• Smart locks are designed to stop burglars and hackers
  • Facial recognition security cameras have arrived
  • Invisible DNA tagging is helping to solve crimes

Despite a decline in the last 20 years, burglaries have suddenly spiked according to the latest Crime Survey and Office for National Statistics figures. Comprehensive home insurance will help protect your finances – but can tech prevent break-ins in the first place? 

Moore’s Law states that computer-based technology doubles in sophistication every two years, and that includes home security gadgets. That’s according to Rick Mounfield, chief executive of the Security Institute (@SyInstitute), the UK’s top not-for-profit organisation advising the industry on best practice.

‘The aim is to deter, delay and detect,’ says Rick, a former protection specialist with the Royal Military Police who subsequently advised billionaires on beating burglars. ‘Mixing people – i.e. the police – with technology creates an unattractive environment for criminals.’

Somebody holding a smartphone up against a door handle which has a bluetooth attachment on it

Under Bluetooth lock and key

A lock is often as good as its physical size and scale, says Rick, but smart locks come with added benefits. They work by using a Bluetooth-enabled smartphone as activation and can generate guest codes for friends and family – perfect if a neighbour needs to feed the cat.

The Yale Conexis L1 includes a tamper alert notifying you if someone tries to break in and integrates with Yale burglar alarms and CCTV systems. If you still prefer an old-fashioned key, the Master Lock Bluetooth Lock Box saves you from keeping a spare under the doormat. It also includes a tamper alert and generates temporary access for friends, family or tradespeople.

Smart locks need protecting from hackers, so look for devices with top-level encryption and made by a reputable name.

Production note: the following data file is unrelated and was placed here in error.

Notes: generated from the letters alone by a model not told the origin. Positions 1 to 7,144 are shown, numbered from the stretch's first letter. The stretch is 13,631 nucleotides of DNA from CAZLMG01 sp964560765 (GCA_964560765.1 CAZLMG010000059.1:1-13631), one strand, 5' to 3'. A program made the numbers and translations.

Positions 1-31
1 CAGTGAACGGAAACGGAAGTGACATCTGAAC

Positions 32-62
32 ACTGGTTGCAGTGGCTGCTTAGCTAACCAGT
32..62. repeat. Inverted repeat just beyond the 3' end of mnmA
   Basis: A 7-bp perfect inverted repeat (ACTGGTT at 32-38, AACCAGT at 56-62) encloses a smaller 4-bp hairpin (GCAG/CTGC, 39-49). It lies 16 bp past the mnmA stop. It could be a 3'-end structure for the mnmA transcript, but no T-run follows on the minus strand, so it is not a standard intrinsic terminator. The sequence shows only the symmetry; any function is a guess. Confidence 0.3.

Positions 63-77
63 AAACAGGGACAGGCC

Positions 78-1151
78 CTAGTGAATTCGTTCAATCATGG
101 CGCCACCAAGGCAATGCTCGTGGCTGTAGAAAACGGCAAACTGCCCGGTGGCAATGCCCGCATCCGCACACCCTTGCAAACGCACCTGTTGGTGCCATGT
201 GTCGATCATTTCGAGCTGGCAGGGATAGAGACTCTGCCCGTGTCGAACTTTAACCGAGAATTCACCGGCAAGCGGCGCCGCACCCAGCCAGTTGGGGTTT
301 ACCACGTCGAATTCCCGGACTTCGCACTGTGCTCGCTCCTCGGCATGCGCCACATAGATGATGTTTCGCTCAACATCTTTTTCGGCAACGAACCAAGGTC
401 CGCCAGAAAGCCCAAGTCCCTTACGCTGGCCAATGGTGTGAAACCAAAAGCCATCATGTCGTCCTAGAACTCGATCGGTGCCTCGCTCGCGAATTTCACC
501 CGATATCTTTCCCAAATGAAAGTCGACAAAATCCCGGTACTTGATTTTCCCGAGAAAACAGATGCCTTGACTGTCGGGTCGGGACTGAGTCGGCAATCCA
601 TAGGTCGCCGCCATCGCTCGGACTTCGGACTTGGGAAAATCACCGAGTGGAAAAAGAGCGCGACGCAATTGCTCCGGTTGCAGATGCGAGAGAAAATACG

‘If the backdoor encryption is weak it can be used against you and a lot of security tech innovators are not dealing with cyber security issues,’ says Rick. ‘Look for locks secured with 256AES encryption, which is the hardest level you can get.’

A young girl opening up a box that is attached to a wall right beside a door

Caught on camera

Rick has just installed a Nest Cam IQ in his office. The WiFi-connected camera is similar to many on the market, such as the weatherproof Canary Flex, where you can view footage from anywhere in the world on a mobile phone with an internet connection.

The devices alert you if triggered by sound or motion, largely rely on a paid-for subscription to store clips in the cloud, and include two-way audio so you can hear what’s happening and spook burglars.

A Nest thermometer on a wall with a pool and some children in the background

Nest’s newest hatchling is a breakthrough, though, because it automatically tracks individuals via facial recognition – similar to video analytics on top-spec security systems costing 10 times the price. It also features a 4K sensor to digitally zoom in on individuals and pans to follow motion, all with unrivalled picture quality for the price.